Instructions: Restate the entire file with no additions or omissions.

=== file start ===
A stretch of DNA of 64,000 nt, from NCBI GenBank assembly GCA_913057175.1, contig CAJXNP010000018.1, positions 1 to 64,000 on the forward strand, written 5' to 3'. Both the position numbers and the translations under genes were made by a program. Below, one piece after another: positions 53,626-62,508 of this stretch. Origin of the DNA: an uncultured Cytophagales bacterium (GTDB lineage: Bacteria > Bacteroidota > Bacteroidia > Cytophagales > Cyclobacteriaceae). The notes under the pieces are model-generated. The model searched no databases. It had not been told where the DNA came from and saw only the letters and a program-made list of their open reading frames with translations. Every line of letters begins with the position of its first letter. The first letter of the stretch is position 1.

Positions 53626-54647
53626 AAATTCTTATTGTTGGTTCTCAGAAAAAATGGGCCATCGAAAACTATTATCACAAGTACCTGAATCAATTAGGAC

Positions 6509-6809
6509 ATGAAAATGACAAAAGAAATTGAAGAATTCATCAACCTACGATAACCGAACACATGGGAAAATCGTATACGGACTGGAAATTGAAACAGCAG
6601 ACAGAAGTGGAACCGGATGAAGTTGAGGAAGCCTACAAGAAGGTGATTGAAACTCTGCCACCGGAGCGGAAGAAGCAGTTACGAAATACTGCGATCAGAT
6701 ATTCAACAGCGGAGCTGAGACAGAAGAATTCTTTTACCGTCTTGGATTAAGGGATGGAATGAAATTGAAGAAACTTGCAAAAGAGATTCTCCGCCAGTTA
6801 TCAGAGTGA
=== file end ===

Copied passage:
A stretch of DNA of 64,000 nt, from NCBI GenBank assembly GCA_913057175.1, contig CAJXNP010000018.1, positions 1 to 64,000 on the forward strand, written 5' to 3'. Both the position numbers and the translations under genes were made by a program. Below, one piece after another: positions 53,626-62,508 of this stretch. Origin of the DNA: an uncultured Cytophagales bacterium (GTDB lineage: Bacteria > Bacteroidota > Bacteroidia > Cytophagales > Cyclobacteriaceae). The notes under the pieces are model-generated. The model searched no databases. It had not been told where the DNA came from and saw only the letters and a program-made list of their open reading frames with translations. Every line of letters begins with the position of its first letter. The first letter of the stretch is position 1.

Positions 53626-54647
53626 AAATTCTTATTGTTGGTTCTCAGAAAAAATGGGCCATCGAAAACTATTATCACAAGTACCTGAATCAATTAGGAC

Positions 6509-6809
6509 ATGAAAATGACAAAAGAAATTGAAGAATTCATCAACCTACGATAACCGAACACATGGGAAAATCGTATACGGACTGGAAATTGAAACAGCAG
6601 ACAGAAGTGGAACCGGATGAAGTTGAGGAAGCCTACAAGAAGGTGATTGAAACTCTGCCACCGGAGCGGAAGAAGCAGTTACGAAATACTGCGATCAGAT
6701 ATTCAACAGCGGAGCTGAGACAGAAGAATTCTTTTACCGTCTTGGATTAAGGGATGGAATGAAATTGAAGAAACTTGCAAAAGAGATTCTCCGCCAGTTA
6801 TCAGAGTGA